It is important to remember that new evidence is rarely brought before the Appellate Division. The court can only review the pleadings, orders, and transcripts of the trial. If new evidence has come to light or there has been a “change in circumstances” since the divorce or family court ruling, a litigant can file a motion for reconsideration, a motion for a new trial, or a motion to expand or supplement the record. Each of these types of motions has different filing deadlines and different requirements to prevail.
It is important to remember that if your divorce or other family law case never went to trial, but rather ended in a settlement agreement, this usually cannot be appealed because both parties agreed to its terms. However, if there is a change in circumstances, the terms of the agreement may be able to be modified by the court upon application.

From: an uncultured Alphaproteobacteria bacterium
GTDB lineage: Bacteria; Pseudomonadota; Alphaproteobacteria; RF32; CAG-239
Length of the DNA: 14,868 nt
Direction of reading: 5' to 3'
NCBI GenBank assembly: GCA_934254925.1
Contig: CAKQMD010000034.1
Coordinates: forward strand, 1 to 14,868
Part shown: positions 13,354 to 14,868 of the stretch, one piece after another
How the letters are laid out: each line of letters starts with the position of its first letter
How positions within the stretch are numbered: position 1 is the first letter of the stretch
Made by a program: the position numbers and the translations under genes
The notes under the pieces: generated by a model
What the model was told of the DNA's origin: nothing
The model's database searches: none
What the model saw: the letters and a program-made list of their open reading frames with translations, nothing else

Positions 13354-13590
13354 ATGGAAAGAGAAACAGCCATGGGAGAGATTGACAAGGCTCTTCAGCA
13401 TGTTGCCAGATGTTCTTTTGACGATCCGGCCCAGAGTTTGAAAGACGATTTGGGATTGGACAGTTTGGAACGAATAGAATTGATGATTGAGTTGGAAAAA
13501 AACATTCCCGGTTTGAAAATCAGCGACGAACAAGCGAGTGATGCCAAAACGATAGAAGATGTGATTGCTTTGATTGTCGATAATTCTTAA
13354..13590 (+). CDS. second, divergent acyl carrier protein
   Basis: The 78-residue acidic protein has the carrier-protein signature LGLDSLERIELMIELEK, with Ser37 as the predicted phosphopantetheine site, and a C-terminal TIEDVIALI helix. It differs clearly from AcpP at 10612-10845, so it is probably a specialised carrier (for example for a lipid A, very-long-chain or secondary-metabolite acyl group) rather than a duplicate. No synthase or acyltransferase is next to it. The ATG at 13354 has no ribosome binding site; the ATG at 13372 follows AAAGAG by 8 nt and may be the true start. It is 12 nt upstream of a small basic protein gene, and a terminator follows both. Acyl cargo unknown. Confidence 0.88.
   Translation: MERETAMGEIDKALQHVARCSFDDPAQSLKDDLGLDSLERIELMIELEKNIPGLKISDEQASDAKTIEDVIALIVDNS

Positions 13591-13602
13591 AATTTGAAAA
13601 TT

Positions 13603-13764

New Jersey Family Law and Divorce Lawyers at Lyons & Associates, P.C. Have Extensive Experience Handling Divorce and Other Family Law Appeals
Appealing a divorce or other family law case in New Jersey is never an easy decision. If you would like to speak with a lawyer about whether you have grounds to appeal your divorce or other family law judgment, our skilled divorce lawyers in New Jersey at Lyons & Associates, P.C. can help. To schedule a free consultation, call us today at 908-575-9777 or contact us online.
We handle appeals for clients and Supreme Court cases throughout New Jersey, including Basking Ridge, Bedminster, Bridgewater, Chatham, Morris Plains, Madison, Morris Plains, Morristown, Mendham, Parsippany, Randolph, Rockaway, Short Hills, Somerset, South Plainfield, Woodbridge, as well as Morris County, Somerset County, and Union County.